The second coming of Jesus


Readings: Dan. 12: 1-3; Ps. 15(16): 5, 8-11; Heb. 10: 11-14, 18; Mk. 13: 24-32

As the Church’s liturgical year gradually draws to a close, the readings of today’s Mass especially, the first reading and the Gospel remind us of the end of time. The book of Ecclesiastes puts it succinctly, “there is time for everything” (Eccl. 3:1) and the Gospel pays attention to the second coming of Jesus with particular emphasis on our readiness to receive or welcome Him. In the Creed we say, Jesus “will come again in glory to judge the living and the dead and His kingdom will have no end”. Those asleep in death will be raised; the righteous to everlasting life to shine as bright as the stars for all eternity (cf. Dan. 12:3) and the unrighteous to shame and everlasting contempt.

Our second reading from the letter to the Hebrews highlights the efficacy of the sacrifice of Christ for our salvation and the need to live gratefully by preparing for His second coming in our individual lives. Before we go further to the things that will come, I wish to briefly focus on your parish, St. Mulumba’s Parish, Igu. I looked forward to visiting your parish and by God’s design, it is now a reality. By divine providence, my visit is coming at a time when you are celebrating 25 years as a parish, within the same period of the 40th anniversary of the ecclesiastical jurisdiction of Abuja. You have come a long way and by the grace of God, your parish community will continue to grow stronger in the faith and record more spiritual and pastoral successes.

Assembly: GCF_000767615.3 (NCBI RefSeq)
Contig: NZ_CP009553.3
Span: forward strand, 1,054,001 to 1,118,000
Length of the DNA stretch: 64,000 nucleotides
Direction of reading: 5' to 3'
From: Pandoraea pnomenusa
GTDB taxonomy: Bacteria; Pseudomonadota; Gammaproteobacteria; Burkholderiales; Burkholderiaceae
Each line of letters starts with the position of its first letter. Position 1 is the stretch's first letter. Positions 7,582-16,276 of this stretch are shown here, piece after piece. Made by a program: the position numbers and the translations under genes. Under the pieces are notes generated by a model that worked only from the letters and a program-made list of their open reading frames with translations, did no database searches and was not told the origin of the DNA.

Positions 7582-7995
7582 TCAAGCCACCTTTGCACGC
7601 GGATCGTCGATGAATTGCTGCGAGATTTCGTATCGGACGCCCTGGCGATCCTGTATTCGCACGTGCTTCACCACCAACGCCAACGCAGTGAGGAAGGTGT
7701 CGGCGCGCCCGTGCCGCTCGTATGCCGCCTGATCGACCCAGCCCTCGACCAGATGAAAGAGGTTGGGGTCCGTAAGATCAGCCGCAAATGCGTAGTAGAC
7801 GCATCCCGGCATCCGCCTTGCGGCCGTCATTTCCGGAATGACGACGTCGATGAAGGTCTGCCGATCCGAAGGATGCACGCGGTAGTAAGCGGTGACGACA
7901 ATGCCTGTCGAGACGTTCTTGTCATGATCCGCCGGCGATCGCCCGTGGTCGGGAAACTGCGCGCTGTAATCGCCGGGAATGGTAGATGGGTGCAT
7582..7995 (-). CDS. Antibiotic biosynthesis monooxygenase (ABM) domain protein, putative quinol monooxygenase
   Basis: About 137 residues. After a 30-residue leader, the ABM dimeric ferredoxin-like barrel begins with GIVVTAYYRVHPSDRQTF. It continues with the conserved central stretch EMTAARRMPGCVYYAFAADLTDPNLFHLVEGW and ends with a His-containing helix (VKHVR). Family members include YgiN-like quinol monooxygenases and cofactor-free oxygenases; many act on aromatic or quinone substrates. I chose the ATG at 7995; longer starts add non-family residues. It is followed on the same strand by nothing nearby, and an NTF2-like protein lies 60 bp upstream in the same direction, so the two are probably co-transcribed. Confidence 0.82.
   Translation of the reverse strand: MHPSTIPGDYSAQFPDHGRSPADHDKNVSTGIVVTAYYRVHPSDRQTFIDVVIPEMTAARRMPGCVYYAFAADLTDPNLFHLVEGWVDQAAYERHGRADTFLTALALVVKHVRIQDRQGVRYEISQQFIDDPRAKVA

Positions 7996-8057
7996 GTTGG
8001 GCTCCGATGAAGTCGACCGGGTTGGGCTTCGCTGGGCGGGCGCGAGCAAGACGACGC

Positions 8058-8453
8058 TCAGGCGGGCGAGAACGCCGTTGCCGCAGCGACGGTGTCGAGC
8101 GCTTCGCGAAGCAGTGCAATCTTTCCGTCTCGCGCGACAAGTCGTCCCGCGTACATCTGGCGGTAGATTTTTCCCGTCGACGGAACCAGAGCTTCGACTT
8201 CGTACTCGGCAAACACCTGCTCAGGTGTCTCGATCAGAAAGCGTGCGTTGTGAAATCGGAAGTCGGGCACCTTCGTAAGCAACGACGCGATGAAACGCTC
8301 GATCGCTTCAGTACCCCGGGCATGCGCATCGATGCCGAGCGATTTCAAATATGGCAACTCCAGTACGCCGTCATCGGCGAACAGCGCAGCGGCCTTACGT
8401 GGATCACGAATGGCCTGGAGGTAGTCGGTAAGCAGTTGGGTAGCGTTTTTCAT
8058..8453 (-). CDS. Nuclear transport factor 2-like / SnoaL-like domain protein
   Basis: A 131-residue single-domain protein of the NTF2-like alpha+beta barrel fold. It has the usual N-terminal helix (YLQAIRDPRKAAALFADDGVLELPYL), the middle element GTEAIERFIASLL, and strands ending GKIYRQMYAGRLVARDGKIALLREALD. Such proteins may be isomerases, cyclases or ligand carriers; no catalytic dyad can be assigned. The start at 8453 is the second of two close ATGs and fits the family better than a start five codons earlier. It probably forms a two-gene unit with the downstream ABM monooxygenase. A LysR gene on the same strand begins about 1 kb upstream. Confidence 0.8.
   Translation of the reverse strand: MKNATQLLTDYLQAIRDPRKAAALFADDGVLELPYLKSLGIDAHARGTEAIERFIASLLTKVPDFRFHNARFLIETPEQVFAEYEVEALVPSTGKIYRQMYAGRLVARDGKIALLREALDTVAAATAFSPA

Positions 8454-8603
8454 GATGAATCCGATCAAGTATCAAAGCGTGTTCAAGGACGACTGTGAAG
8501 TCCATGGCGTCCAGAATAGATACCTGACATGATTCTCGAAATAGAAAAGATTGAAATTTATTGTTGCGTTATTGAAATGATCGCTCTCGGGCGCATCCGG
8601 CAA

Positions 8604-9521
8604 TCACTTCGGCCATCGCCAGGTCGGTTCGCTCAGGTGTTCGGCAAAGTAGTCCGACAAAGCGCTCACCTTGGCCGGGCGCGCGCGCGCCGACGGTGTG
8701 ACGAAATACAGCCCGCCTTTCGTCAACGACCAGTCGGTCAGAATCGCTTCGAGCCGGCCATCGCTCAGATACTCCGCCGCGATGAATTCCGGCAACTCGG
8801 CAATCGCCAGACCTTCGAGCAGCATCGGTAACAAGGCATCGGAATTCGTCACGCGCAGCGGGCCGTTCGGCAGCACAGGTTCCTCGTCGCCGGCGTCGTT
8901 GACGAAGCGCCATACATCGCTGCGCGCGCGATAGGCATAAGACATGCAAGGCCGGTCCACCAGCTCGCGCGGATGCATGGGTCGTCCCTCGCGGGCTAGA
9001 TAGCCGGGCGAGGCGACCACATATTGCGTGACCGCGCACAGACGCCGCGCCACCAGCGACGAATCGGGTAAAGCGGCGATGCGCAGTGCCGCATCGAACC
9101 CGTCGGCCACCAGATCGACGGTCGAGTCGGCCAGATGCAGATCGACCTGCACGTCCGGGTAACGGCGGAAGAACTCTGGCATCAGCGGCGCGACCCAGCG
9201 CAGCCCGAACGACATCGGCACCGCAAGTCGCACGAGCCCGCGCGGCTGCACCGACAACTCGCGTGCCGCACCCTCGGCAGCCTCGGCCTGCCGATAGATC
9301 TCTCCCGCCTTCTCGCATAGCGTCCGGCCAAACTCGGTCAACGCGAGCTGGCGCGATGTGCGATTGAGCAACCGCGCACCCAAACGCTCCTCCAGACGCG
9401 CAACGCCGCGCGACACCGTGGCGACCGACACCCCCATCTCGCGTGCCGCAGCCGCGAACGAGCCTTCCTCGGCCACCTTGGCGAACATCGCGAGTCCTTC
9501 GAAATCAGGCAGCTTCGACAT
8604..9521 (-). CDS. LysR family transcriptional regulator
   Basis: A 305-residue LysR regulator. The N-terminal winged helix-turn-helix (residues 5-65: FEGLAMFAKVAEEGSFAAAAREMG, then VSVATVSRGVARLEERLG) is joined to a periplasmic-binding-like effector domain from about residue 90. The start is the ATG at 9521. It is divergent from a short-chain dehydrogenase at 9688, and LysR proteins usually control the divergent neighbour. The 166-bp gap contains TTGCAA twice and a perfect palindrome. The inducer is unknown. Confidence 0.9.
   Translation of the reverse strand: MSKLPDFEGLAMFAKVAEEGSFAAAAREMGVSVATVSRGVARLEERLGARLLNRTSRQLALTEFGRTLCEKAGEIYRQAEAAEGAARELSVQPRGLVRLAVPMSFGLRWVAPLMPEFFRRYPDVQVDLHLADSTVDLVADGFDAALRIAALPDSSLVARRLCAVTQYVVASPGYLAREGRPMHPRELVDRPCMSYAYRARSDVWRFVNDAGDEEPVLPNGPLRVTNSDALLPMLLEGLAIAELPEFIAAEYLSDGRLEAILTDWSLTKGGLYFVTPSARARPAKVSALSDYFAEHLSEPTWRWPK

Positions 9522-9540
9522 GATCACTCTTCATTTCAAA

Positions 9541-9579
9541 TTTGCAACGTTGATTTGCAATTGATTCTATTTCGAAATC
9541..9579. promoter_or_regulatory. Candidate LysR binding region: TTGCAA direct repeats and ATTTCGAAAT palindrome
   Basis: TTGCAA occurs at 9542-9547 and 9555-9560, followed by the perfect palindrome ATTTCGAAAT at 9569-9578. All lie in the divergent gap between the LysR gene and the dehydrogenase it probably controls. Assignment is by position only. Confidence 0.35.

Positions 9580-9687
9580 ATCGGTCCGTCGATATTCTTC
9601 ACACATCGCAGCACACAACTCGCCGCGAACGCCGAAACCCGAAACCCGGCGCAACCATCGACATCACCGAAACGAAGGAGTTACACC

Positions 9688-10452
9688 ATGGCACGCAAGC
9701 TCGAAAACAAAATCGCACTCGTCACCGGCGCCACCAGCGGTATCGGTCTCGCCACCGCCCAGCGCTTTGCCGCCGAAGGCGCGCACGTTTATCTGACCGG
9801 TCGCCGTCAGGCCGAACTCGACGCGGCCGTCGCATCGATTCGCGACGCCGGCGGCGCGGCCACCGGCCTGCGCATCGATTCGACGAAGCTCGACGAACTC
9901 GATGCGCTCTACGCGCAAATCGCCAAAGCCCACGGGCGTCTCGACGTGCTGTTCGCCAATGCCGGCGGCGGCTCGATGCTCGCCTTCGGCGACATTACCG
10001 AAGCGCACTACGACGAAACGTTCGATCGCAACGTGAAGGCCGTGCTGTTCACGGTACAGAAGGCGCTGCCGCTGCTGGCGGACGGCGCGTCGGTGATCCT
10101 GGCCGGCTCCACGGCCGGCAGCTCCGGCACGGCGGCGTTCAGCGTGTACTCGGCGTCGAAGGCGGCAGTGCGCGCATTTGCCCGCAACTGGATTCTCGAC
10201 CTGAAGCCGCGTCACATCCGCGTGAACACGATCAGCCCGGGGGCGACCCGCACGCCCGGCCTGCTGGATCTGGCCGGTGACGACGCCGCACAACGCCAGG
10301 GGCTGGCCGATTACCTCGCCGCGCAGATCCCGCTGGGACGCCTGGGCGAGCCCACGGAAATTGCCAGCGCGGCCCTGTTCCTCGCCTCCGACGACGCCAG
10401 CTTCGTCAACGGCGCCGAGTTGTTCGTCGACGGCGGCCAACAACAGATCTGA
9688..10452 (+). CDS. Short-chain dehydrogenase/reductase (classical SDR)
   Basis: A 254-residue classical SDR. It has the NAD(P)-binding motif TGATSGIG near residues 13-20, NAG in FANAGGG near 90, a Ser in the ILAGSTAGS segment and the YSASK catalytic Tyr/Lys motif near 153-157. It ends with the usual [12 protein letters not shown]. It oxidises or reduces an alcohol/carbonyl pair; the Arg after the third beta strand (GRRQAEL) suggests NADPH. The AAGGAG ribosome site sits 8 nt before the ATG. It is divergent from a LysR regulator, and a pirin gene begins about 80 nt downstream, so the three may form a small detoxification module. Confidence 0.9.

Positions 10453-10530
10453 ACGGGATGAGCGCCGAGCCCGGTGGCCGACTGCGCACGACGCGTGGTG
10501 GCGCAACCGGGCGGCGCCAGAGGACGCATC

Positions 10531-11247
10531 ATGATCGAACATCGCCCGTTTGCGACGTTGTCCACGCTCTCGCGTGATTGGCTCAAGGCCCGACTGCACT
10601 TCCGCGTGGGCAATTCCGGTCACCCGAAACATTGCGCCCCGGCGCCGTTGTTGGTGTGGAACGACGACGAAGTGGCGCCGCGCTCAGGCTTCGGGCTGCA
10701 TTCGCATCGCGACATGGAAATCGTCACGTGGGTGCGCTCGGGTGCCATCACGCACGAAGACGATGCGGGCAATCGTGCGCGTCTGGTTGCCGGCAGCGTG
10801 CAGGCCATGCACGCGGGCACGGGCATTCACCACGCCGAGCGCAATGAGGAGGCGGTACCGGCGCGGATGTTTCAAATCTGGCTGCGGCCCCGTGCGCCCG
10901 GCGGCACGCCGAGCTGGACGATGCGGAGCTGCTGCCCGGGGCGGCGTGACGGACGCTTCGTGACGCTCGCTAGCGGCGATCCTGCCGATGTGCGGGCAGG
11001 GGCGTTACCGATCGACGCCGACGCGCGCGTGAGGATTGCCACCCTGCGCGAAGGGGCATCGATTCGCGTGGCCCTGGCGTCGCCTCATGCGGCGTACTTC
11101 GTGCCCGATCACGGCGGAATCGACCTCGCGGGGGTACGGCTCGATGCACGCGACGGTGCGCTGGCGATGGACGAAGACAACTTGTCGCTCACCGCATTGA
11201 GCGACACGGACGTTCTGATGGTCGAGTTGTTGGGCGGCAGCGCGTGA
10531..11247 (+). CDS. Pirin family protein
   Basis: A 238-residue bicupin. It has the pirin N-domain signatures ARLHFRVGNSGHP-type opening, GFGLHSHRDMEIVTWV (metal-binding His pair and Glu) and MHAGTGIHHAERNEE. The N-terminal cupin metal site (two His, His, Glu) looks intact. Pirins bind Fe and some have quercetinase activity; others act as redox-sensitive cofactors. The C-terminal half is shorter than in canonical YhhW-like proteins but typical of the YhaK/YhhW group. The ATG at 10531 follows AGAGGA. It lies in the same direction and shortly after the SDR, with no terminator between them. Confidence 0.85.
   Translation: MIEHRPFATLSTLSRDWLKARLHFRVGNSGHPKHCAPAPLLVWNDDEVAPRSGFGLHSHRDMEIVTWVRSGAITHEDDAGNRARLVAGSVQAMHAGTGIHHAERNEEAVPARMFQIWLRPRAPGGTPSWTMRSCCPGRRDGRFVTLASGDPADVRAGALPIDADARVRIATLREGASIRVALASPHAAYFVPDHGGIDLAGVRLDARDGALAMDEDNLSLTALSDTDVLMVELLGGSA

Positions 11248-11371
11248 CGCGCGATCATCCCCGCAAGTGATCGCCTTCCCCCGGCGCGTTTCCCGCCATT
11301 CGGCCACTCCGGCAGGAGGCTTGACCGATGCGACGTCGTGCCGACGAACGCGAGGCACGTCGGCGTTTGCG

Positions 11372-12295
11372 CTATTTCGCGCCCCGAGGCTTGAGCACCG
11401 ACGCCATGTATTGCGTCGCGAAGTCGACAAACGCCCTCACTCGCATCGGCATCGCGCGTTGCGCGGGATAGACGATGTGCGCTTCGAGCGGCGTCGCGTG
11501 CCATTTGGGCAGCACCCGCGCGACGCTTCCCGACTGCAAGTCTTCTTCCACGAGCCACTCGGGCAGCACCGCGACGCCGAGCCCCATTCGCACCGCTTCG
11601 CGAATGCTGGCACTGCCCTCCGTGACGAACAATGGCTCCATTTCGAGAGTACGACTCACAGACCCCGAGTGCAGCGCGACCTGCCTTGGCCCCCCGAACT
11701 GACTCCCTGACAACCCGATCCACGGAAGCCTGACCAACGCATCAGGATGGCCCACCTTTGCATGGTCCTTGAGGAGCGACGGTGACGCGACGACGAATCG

Back to the things to come: The Book of Daniel from which our first reading is taken forms part of what is called “apocalyptic literature” in the Old Testament. It makes use of several imageries, signs, symbols, and numbers. For example, the beast refers to the evil emperor; the number 666 refers to what is anti-god and antichrist, all that is in opposition to the one true God; gold, silver, copper, bronze, iron, clay, etc. refer to the different kingdoms at the time.

The authors used a coded language to narrate the experiences of God’s people in exile during the reign of the Babylonians and the fierce persecution under Antiochus Epiphanes. They wrote to give hope to the people of God, and also to answer the age-long question about life after death, providing consolation to those who had lost their loved ones.

In the Gospel reading, Jesus uses the same apocalyptic tone and imageries about His second coming, together with His angels with great power and glory. While many people still interpret this prediction of Jesus in line with the fall of Jerusalem, no one can dispute its profound connection with His second coming which is both far and imminent. The emphasis here is not on time and date but on how we must prepare ourselves for the coming of the kingship of Christ; the reign of God. That reign we often and earnestly ask God to give us in the Lord’s Prayer saying, “Thy kingdom come, thy will be done on earth as it is in heaven” (Mt. 6:10). This is what we pray for daily. But are we truly prepared to embrace God’s reign?